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  4. Uh, isn’t that like war against povery or war on drugs? What/who is Al Qaida?

    As for the Ukraine, complete agreement. Why are we supporting fascists and subverting democracy for the umpteenth time?

    I’ve been in the Ukraine. Most boring region I’ve visited outside the US mid-west. Fuck’em

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  5. Uh, isn’t that like war against povery or war on drugs?

    No. This is a war against an a specific enemy that is bent on attacking us.

    What/who is Al Qaida?


    Leader’s Deputy:

    Security Chief:

    Intelligence Chief:

    Explosives and Chemical Weapons Specialist:

    Why are we supporting fascists and subverting democracy for the umpteenth time?

    It seems to be an attempt to prevent the Russians from using a Ukrainian naval base.

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  6. Gore Vidal:

    “There is only one party in the United States, the Property Party … and it has two right wings: Republican and Democrat. Republicans are a bit stupider, more rigid, more doctrinaire in their laissez-faire capitalism than the Democrats, who are cuter, prettier, a bit more corrupt—until recently … and more willing than the Republicans to make small adjustments when the poor, the black, the anti-imperialists get out of hand. But, essentially, there is no difference between the two parties”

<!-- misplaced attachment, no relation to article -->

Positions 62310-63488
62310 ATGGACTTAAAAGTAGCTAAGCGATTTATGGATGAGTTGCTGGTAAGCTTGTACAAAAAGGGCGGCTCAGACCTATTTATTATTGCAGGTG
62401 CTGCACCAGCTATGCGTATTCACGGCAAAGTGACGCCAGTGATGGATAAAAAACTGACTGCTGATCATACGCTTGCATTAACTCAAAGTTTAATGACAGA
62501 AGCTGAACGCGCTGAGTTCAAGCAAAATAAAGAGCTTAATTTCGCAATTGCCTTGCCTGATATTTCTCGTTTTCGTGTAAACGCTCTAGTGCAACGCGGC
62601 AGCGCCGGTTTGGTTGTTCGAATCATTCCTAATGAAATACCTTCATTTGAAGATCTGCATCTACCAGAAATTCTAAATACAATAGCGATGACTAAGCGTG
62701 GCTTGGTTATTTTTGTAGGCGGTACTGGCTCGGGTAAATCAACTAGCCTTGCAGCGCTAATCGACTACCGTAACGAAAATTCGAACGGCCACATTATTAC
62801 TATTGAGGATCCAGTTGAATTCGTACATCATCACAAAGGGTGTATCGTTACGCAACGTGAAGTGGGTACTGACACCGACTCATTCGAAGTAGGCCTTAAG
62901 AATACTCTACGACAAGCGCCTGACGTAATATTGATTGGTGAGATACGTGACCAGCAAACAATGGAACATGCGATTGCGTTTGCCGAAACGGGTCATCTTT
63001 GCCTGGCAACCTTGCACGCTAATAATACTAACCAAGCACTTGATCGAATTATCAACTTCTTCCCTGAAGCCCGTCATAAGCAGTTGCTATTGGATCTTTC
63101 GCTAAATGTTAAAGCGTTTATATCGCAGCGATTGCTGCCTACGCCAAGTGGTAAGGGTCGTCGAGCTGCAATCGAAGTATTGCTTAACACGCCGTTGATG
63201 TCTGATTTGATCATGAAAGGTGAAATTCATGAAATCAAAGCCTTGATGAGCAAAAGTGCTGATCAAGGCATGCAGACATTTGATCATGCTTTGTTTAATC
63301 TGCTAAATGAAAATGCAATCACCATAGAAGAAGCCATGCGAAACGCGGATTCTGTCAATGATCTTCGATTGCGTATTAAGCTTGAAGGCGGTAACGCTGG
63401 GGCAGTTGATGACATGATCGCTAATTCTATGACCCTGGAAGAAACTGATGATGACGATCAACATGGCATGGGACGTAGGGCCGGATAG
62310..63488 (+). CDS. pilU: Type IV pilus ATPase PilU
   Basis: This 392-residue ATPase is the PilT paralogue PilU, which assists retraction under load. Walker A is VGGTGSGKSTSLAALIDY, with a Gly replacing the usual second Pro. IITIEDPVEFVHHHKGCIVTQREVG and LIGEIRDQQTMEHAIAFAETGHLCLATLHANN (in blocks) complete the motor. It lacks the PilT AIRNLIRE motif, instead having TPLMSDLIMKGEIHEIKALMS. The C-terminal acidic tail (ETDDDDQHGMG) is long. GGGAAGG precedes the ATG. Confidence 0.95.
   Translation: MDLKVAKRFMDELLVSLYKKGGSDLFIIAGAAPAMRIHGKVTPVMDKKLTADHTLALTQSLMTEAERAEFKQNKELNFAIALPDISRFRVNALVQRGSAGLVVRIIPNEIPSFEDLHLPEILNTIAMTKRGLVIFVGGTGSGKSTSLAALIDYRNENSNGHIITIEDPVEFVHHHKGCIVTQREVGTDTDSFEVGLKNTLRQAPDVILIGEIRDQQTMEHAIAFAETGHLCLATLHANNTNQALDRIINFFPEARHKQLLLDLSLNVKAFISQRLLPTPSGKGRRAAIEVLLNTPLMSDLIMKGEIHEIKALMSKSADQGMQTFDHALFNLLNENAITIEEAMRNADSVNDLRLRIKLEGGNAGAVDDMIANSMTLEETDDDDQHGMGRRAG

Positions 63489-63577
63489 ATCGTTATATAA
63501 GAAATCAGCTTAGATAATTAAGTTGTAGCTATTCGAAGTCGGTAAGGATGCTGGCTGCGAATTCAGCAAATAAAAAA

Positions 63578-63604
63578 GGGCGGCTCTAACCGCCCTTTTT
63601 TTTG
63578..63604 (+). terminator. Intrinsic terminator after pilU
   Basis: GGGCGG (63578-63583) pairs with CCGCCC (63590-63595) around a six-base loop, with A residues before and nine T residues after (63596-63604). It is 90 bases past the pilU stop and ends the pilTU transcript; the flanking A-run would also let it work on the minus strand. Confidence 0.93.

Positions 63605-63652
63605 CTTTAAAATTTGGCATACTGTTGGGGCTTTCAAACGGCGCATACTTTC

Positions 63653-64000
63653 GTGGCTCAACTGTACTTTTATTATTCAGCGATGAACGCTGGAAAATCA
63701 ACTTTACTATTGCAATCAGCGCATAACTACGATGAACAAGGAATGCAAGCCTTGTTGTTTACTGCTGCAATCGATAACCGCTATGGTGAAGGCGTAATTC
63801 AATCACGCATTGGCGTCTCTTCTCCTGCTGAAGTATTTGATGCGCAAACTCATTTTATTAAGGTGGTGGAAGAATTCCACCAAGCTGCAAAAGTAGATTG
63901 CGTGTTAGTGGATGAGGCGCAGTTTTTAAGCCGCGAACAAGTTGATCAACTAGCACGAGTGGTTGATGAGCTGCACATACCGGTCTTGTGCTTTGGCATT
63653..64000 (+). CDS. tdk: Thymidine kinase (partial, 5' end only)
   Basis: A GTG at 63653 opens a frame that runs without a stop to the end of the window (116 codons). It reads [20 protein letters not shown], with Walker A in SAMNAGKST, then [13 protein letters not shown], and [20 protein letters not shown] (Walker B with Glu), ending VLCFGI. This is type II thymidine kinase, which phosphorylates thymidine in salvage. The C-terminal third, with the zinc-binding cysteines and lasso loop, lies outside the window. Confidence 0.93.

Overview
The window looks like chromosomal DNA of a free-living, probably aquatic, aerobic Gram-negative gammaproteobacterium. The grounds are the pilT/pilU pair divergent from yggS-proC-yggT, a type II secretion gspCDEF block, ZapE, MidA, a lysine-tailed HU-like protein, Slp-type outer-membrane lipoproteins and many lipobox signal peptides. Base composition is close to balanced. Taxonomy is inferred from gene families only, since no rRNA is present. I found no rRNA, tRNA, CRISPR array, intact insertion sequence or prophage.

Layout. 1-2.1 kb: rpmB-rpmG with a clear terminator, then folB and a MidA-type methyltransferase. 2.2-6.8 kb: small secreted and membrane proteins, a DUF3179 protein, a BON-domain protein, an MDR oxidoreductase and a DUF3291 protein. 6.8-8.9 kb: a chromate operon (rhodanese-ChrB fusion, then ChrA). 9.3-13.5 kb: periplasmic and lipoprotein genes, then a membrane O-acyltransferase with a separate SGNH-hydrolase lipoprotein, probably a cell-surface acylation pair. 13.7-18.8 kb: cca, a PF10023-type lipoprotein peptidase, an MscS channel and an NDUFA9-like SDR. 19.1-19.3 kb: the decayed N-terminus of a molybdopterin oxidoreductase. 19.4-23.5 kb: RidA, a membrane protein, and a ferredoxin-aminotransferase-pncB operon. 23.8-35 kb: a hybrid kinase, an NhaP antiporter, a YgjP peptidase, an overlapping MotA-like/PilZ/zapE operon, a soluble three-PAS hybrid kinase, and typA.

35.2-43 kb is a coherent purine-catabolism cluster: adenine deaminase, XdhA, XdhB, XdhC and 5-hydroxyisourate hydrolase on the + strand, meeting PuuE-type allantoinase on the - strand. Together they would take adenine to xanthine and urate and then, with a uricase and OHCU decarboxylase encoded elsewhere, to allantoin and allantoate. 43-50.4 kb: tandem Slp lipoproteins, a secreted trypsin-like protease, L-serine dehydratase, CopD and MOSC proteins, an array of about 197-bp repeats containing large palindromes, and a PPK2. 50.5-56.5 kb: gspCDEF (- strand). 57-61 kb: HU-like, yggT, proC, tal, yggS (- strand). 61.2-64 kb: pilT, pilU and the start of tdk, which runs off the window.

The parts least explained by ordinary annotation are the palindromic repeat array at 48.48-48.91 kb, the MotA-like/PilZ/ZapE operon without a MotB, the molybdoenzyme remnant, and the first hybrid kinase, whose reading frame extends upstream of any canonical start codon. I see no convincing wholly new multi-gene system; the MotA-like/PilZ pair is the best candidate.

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  7. Secrecy?

    Now the current misadministration is defending the previous one:


    Christ, at this stage this is reminding me of the Nixon tapes.

    Whatever happened to transparency? And as far as the idea of a “2”-party system is concerned, why not kick the “other” party when it’s down?

    Or has the intelligence community instituted a coup d’etat and the potus is a hostage?

    WTF is going on?

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  8. This is particularly disturbing:

    “For its part, the CIA has accused Senate staffers of conducting potential criminal activity, and the Department of Justice is conducting an investigation into all the claims.”

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  9. The GOP and the DNC are indeed different.

    One has a pachyderm as a symbol, the other a jackass.

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  10. “If voting changed anything, it would be illegal.”
    On a wall in San Francisco

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  11. Perhaps this is a happy interpretation between Timbuk and me?